Nikki Glencross’s first days at the WWE Performance Center served as a reminder of why she became a professional wrestler.
“I was 10-years-old, and it was [WWE] ‘Fully Loaded’ that my sister put on [the television],” the Scottish lass recalled. “The first match was Lita and The Hardy Boyz against Trish Stratus and Test and Albert. That was the first match that I ever laid my eyes on.”
WWE conducted that ‘Fully Loaded’ pay-per-view in July 2000 from Reunion Arena in Dallas. The show also featured Undertaker vs. Kurt Angle, Triple H vs. Chris Jericho, the APA (JBL and Ron Simmons) vs. Edge and Christian...but all it took was that six-person tag match, and Glencross was hooked.
Ironically, Albert, Jason Albert, is now the head coach/trainer at the Orlando-based WWE Performance Center and Lita a coach/commentator.
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“I actually haven’t [told them that story], but I probably should mention it to them,” she chuckled.
“The action, the glamour, the characters. I never had seen anything like it before. Back in the UK, I’d seen football; you call it soccer in the U.S. I’d seen the Olympics, stuff like gymnastics, but [WWE] I’d never seen that style of entertainment. It’s like a movie. It’s an amazing mix of drama and action. I can’t even compare it to anything else.”
Her sister understood. Stands to reason the first person Glencross told when she received a developmental contract offer from WWE was her sister and then her coach. Spoken highly of, she is one to watch in NXT.
Born in Glasgow, Scotland, Glencross competed in several sports including basketball, field hockey and netball.
Netball is a ball sport played by two teams of seven players. Its development, derived from early versions of basketball, began in England in the 1890s. Games are played on a rectangular court with raised goal rings at each end. Each team attempts to score goals by passing a ball down the court and shooting it through its goal ring. Players are assigned specific positions, which define their roles within the team and restrict their movement to certain areas of the court. During general play, a player with the ball can hold it for three seconds before passing or shooting. Netball is most popular in Commonwealth nations, specifically in schools, and is predominantly played by women.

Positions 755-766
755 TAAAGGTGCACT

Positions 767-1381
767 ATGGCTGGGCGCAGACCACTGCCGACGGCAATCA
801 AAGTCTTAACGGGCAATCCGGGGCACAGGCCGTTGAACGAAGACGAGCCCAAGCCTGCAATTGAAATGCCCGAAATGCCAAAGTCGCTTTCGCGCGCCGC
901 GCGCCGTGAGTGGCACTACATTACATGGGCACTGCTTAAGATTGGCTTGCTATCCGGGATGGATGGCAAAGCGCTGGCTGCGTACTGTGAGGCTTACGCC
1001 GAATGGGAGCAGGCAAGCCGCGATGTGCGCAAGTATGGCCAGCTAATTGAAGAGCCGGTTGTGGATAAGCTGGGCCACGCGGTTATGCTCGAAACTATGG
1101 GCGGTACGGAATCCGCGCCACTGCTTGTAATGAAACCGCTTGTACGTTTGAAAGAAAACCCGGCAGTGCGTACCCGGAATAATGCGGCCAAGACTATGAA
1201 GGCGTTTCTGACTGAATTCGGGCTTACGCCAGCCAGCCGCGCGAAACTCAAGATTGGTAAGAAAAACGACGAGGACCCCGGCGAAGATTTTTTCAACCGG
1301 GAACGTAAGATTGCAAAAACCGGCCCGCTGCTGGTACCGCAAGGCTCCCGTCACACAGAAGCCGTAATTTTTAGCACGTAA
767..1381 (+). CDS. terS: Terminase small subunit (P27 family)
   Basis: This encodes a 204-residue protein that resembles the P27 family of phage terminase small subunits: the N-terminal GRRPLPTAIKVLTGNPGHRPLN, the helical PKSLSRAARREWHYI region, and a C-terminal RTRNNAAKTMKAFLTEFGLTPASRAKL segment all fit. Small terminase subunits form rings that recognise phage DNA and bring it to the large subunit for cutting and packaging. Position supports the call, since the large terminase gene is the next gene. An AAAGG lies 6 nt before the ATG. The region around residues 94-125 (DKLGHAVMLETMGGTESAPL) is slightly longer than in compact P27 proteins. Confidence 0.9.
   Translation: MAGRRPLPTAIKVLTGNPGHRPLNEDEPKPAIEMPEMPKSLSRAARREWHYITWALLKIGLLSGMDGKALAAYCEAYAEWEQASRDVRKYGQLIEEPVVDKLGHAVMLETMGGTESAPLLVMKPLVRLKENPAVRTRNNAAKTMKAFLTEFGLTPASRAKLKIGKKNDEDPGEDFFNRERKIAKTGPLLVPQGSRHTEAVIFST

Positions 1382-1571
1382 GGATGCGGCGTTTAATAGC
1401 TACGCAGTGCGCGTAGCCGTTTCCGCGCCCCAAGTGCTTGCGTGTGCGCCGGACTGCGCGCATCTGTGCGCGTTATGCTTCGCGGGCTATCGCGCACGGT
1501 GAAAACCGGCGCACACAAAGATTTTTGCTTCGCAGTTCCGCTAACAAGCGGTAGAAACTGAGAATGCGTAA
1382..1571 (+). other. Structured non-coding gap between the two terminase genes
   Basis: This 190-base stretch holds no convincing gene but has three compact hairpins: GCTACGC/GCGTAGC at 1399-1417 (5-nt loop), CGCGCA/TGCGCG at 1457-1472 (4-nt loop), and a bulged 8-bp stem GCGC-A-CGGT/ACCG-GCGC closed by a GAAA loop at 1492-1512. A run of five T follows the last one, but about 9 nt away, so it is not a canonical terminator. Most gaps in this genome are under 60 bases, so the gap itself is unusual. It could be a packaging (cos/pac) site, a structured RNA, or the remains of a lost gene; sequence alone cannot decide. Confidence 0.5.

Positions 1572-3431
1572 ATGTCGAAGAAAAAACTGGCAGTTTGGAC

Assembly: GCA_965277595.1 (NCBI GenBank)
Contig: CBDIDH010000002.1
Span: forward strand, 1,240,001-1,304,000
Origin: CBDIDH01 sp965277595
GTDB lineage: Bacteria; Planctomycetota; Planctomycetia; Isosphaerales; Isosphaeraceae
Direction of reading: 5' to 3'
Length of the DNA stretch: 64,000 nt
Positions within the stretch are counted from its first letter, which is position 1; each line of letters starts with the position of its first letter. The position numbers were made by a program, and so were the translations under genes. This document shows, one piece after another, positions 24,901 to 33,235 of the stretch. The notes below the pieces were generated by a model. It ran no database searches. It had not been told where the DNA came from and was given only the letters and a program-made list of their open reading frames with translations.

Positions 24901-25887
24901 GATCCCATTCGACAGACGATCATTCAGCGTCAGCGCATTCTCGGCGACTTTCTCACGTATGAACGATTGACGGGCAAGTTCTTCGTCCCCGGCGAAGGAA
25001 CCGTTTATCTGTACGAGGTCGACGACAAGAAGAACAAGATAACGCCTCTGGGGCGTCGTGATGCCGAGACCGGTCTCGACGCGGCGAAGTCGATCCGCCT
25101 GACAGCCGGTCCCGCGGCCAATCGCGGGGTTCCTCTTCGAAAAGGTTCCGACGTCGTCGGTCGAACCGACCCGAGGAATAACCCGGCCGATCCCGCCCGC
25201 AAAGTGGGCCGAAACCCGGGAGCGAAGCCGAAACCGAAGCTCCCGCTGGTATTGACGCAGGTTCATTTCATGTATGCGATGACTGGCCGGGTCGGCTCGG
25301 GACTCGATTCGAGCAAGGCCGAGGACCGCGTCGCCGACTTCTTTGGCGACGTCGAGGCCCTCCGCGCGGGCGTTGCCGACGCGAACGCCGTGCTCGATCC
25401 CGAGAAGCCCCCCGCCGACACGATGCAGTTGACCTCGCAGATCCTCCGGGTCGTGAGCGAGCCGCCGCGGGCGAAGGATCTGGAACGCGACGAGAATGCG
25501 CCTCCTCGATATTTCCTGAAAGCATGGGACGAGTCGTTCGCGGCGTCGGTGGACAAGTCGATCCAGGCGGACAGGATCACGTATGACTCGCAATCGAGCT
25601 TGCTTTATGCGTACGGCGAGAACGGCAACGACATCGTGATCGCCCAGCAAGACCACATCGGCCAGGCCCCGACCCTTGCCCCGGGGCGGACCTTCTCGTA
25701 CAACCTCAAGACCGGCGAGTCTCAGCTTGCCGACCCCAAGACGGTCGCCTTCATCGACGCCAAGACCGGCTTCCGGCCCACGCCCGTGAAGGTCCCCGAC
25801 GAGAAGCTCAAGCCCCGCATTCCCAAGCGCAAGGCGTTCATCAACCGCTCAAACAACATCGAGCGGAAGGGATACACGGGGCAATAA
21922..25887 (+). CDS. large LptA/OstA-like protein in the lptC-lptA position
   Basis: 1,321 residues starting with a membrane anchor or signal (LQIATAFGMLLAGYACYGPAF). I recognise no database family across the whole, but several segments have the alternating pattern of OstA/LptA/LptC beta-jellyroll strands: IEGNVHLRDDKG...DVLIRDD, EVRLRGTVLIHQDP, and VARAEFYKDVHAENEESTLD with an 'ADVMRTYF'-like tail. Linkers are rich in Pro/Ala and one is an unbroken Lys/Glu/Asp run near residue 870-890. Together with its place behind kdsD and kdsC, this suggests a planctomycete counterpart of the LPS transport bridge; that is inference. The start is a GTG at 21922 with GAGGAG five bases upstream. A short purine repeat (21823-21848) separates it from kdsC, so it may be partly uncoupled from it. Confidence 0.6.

Netball is just one ability in her repertoire. Glencross, 28, also was a cheerleader and a dancer. She even took acting classes, performing in school. A college graduate with a master’s degree from the University of Glasgow, this well-rounded individual is a fitness instructor, nutritionist and physical trainer.
“All that shaped me as a person,” she said. “I knew I wanted to be a wrestler since I was 10-years-old. So everything I did was to help me for wrestling. As much fun as I have doing other things, being a wrestler is all I wanted to be. Whether it was acting or playing sports, all of it was to become a wrestler. I think all the experiences help you as a person, and that helps you in becoming a sports entertainer, finding out who you are in the ring.”
During her time at the University of Glasgow, Glencross had a revelation.
“I was studying history, and one day I took a break from writing an essay...I couldn’t tell you what the essay was about...and I knew that this was an itch I really wanted to scratch,” she noted, “so I Googled Scottish Wrestling School. I was 18-years-old, and I wanted to find a good professional wrestling school.”
That’s how she found the Source Wrestling School which runs shows under the Scottish Wrestling Alliance banner.
“I went, and it just felt right,” she said. “I was at that school for about seven or eight years, and I can’t speak highly enough about that school. They helped me countless, countless, countless ways.”
Beginning her wrestling journey there in 2008, Glencross became Nikki Storm, building a solid reputation worldwide.